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Coronavirus and the EU Settlement Scheme


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I’ve been working on Appendix EU from the very beginning, and it still boggles my mind with its complexity. We can admire the Home Office for creating a practical application process (the EU Settlement Scheme) that most people will be able to use without legal assistance — while at the same time pointing out that it is an immensely complex process for those in complex situations. Those with complex immigration scenarios, who are often the most vulnerable, cannot understand the rules without legal assistance.

Coronavirus is reducing the already limited amount of free assistance out there. My firm and other organisations have been scaling back outreach and information sessions on the EU Settlement Scheme. Settled, the charity where I am a trustee, has taken the difficult decision to postpone all such events, where possible replacing them with online engagement.

Such decisions will disproportionately affect the most vulnerable, as on-the-ground outreach is the most effective way of ensuring that those who need help to apply for settled status can get it.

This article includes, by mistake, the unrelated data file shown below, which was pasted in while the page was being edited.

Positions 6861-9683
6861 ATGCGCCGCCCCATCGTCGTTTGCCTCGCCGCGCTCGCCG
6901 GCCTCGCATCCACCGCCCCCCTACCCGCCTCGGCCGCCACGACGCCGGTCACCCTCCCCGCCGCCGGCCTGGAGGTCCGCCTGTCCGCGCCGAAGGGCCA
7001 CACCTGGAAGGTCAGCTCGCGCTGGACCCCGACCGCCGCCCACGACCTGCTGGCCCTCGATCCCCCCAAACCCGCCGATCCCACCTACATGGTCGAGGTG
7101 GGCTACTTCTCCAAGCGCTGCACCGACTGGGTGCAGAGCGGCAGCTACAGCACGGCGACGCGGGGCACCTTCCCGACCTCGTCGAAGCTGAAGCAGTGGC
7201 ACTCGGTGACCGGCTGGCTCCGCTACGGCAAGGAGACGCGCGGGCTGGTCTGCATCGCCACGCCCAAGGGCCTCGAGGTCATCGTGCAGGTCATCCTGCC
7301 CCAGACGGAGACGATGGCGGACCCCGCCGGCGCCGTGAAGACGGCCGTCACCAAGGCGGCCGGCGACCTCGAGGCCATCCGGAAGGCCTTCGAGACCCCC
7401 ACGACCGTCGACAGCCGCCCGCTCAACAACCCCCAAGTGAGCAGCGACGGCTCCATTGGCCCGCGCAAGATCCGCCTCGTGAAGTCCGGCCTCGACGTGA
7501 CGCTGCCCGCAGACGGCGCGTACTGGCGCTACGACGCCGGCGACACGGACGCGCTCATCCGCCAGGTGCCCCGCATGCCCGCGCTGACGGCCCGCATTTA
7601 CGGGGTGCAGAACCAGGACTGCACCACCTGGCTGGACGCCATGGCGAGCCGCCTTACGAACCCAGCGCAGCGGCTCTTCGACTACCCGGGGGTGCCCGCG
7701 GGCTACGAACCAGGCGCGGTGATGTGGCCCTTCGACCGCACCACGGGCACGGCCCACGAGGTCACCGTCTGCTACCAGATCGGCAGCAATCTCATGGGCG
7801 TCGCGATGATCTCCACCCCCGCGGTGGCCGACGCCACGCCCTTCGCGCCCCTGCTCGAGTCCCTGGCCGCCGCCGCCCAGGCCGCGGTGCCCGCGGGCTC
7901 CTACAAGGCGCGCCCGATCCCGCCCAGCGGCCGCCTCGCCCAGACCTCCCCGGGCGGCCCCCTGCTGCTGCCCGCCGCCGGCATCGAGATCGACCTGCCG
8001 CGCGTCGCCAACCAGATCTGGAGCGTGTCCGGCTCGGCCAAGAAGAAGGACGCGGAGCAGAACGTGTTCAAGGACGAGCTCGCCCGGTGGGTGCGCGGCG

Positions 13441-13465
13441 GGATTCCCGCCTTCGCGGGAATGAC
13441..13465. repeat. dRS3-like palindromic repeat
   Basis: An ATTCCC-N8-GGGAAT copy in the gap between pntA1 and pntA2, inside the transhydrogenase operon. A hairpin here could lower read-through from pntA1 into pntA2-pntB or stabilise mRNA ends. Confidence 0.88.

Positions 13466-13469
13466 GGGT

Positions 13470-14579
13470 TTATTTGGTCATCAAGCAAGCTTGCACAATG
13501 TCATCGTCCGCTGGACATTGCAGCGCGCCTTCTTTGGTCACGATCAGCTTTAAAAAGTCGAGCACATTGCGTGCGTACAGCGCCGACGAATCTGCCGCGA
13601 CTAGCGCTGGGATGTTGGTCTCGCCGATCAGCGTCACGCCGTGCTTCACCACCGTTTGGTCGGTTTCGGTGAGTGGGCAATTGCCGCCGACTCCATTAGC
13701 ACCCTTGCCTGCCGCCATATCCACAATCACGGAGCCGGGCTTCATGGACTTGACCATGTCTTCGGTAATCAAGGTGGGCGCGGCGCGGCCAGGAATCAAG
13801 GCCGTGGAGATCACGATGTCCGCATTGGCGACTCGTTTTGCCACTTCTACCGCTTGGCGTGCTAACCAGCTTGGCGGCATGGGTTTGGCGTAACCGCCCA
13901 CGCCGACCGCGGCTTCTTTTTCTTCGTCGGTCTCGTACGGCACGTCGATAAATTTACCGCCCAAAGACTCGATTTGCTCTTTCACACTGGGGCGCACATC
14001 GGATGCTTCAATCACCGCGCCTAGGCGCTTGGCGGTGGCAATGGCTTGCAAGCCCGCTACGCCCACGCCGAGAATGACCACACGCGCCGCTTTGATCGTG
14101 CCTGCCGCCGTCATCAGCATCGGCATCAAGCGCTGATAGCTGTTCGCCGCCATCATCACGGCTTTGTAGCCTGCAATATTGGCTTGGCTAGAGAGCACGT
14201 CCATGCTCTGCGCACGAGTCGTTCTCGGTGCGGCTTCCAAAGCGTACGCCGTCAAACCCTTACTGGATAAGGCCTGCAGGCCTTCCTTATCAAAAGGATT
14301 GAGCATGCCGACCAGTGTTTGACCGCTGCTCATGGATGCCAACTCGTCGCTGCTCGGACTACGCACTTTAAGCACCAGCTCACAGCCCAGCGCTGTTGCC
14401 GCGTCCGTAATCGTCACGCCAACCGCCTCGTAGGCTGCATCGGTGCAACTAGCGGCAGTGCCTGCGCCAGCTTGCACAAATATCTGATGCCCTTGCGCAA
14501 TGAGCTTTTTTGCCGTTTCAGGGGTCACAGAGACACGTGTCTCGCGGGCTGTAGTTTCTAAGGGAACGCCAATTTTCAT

It is widely accepted that there will be a number of people who fail to apply before the deadline. It is just a question of how large that number will be. Every week counts in terms of keeping that number as low as possible and every week now lost to COVID-19 is another reason why we should, assuming the transition period is not extended, consider extending the Settlement Scheme deadline beyond 30 June 2021.

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Chris Desira

Chris Desira

Christopher Desira is the Director of Seraphus (www.seraphus.co.uk). Chris is experienced in all areas of immigration and offers legal advice and services via Free Movement. He is the advisor on Brexit immigration issues to the European Union and to European embassies. He is a trustee of Settled and regularly supports the wider charity sector. He regularly provides media comment and is happy to be contacted by journalists. Chris tweets from @cldesira.